Elton John to receive France’s Legion d’Honneur

Rock legend Elton John is to be awarded France's highest civilian honour this week as he passes through Paris as part of his farewell tour, the French presidency said.

Elton John to receive France's Legion d'Honneur
The Legion d'Honneur award will be presented to the 72-year-old megastar by President Emmanuel Macron during a ceremony at the Elysee Palace in the French capital on Friday. 
The singer, whose life was captured in the searingly honest “Rocketman” biopic that wowed critics at Cannes film festival last month, is not expected to perform although he was expected to use the occasion to promote his charity work.
Although parts of his five-decade career were lived in a hazy whirl of sex, drugs and rock 'n' roll, the British performer has used his stardom to promote gay rights and AIDS causes and was expected to launch an appeal on behalf of the Global Fund to fight AIDS, tuberculosis and malaria.

His own charity, the Elton John AIDS foundation, was set up in 1992, just months after his friend Freddy Mercury died of the disease. It has since raised more than $400 million (357 million euros).

Macron's office praised him as a “piano virtuoso, melodic genius and a true showman” who was also “one of the first gay artists to have the courage to say it and to give voice to the LGBT community in the media.”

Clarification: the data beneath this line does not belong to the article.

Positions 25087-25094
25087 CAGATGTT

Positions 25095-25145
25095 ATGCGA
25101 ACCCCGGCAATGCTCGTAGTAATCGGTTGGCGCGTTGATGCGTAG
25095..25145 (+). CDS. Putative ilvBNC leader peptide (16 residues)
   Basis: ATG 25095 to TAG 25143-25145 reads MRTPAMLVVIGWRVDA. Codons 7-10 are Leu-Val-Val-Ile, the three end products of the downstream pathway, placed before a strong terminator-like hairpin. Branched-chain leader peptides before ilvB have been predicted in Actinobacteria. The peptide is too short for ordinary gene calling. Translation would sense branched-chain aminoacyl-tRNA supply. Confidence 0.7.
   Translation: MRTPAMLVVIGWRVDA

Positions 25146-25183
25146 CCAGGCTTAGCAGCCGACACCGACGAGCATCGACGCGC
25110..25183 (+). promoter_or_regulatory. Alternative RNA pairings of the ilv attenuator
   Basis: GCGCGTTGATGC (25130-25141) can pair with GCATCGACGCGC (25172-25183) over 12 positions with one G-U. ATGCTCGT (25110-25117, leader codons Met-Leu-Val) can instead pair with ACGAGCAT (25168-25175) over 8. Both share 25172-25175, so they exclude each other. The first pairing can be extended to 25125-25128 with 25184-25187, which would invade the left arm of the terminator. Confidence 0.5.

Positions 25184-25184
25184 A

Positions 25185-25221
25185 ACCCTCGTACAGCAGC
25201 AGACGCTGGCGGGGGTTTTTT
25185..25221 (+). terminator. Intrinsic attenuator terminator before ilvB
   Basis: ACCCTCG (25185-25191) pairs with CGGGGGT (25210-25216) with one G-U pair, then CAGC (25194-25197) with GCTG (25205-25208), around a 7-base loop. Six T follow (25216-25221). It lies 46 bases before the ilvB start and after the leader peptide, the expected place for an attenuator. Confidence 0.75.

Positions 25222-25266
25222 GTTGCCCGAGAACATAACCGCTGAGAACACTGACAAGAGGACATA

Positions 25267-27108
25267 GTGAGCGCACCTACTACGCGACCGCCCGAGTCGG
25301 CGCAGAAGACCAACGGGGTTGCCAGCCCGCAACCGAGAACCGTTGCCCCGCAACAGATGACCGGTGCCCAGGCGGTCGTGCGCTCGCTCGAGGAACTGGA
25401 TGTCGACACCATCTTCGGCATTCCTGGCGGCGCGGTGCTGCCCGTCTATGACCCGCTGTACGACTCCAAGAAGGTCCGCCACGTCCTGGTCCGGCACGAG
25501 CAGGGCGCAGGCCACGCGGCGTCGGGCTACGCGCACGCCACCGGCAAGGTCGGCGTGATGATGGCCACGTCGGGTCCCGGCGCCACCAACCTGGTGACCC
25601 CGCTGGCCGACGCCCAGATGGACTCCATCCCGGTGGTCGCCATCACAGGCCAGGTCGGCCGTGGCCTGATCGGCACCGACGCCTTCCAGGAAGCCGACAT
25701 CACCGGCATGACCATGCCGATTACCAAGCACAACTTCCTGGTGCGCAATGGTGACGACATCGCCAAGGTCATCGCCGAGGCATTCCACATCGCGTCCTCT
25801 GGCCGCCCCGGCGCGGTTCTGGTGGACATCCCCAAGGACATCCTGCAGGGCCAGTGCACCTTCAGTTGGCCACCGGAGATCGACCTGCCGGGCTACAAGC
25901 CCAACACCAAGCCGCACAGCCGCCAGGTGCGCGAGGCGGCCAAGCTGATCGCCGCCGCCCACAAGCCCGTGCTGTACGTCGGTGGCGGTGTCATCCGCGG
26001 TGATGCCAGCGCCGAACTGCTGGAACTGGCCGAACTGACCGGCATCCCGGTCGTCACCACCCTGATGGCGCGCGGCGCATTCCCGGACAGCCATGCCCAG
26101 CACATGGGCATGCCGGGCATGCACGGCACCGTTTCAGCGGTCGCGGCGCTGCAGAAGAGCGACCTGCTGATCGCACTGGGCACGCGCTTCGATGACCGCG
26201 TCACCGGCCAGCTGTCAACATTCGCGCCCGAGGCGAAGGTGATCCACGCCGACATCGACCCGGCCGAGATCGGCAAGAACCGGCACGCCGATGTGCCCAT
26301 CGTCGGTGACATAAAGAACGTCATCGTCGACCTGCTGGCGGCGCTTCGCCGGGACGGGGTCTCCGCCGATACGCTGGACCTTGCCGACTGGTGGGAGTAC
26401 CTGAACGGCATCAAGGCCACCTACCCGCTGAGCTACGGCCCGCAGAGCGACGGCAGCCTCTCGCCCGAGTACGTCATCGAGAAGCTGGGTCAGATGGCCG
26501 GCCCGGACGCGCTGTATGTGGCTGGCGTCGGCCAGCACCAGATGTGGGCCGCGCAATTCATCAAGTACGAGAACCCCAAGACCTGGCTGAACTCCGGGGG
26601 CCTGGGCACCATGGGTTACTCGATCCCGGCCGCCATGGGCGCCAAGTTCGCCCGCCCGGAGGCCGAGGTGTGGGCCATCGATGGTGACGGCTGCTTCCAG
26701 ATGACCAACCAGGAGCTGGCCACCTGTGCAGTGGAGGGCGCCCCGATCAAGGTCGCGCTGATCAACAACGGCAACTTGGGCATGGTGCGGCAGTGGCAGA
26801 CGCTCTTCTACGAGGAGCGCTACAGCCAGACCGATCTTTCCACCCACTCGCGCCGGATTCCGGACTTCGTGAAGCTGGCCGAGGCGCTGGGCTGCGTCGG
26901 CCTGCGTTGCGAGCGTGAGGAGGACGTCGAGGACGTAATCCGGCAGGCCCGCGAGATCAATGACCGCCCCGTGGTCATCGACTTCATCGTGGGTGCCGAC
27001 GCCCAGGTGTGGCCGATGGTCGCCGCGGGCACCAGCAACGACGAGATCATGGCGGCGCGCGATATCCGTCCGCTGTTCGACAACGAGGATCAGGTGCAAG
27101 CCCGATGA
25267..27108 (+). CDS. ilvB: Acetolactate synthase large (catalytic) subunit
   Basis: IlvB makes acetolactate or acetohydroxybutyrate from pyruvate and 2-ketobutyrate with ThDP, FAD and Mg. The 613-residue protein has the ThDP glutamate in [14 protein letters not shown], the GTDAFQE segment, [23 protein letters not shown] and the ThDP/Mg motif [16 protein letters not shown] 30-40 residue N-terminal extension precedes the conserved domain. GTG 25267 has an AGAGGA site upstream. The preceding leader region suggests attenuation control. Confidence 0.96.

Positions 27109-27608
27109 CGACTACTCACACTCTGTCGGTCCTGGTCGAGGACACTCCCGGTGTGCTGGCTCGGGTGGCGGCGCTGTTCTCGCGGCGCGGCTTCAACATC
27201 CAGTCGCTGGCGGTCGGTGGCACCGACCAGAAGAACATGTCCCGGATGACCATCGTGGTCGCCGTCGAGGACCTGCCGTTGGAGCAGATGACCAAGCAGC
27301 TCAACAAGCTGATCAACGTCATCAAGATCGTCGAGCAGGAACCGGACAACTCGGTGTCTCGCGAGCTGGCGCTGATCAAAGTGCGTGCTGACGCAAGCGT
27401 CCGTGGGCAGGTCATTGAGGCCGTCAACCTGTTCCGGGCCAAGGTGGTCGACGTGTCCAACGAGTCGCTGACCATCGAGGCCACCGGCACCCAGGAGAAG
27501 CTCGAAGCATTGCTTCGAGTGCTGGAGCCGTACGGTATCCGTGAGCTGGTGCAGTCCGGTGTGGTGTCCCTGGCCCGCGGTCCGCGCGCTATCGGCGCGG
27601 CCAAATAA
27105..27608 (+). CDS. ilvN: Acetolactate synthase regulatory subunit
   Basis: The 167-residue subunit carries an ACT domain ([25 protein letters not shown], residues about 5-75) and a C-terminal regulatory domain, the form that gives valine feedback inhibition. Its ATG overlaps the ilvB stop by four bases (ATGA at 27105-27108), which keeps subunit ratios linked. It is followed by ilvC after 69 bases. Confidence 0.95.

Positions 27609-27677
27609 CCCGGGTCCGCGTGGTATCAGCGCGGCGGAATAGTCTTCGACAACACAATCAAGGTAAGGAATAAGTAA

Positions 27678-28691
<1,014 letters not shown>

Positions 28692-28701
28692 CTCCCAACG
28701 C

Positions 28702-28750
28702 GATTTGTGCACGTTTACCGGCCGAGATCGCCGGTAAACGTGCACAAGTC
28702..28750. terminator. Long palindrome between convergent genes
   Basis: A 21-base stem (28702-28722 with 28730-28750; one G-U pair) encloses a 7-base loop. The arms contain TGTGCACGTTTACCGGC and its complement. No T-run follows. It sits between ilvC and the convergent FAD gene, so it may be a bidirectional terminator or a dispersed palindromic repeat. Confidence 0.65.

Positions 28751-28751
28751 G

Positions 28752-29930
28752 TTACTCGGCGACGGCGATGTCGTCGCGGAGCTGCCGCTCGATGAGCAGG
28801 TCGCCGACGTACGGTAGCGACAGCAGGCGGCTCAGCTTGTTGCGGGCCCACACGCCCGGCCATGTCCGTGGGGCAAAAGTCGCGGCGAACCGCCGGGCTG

Last year, the consummate showman announced he would retire after a final global tour, saying he wanted to spend more time with his children.
His “Farewell Yellow Brick Road” tour kicked off in Pennsylvania in September. 
The three-year extravaganza, which is expected to involve some 300 shows, will see him performing in Lille on Tuesday before taking the show to Paris on Thursday followed by an appearance in Bordeaux and Nimes. 

Member comments

Log in here to leave a comment.
Become a Member to leave a comment.


Macron to award London Legion d’Honneur for helping France fight Nazi Germany

France's Emmanuel Macron will head to London in June to present the city with his nation's highest accolade, the Legion d'Honneur, to cement cross-Channel ties even after Britain's exit from the EU.

Macron to award London Legion d'Honneur for helping France fight Nazi Germany
Photos: AFP

“Dear British friends, you are leaving the European Union but you are not leaving Europe,” the president wrote in an open letter published Saturday by The Times of London.

This year marks the 80th anniversary of Charles de Gaulle's dramatic June 18, 1940, appeal from London, where he had escaped with the remnants of France's army, for French citizens to resist while awaiting UK and US help in fighting Nazi Germany.

“The French know what they owe the British, who allowed our Republic to live. I am coming to London in June to award the city the Legion d'Honneur, in tribute to the immense courage of a whole country and people,” Macron wrote.

He also noted that “the UK has been a central player in the European project… a more influential player than the British have often themselves imagined.”

But Macron acknowledged that the uncertainties surrounding Brexit are far from settled, not least the fallout on trade relations.

“Ease of access to the European market will depend on the degree to which the European Union's rules are accepted, because we cannot allow any harmful competition to develop between us,” he said.

The French president was largely alone in acknowledging Britain's official departure from the EU as of midnight (2300 GMT) Friday, ending 47 years of participating in the Continent's project for an “ever-closer union among the
people's of Europe.”

In a television address Friday, he called Brexit a “historic warning sign” indicating that “we need more Europe.”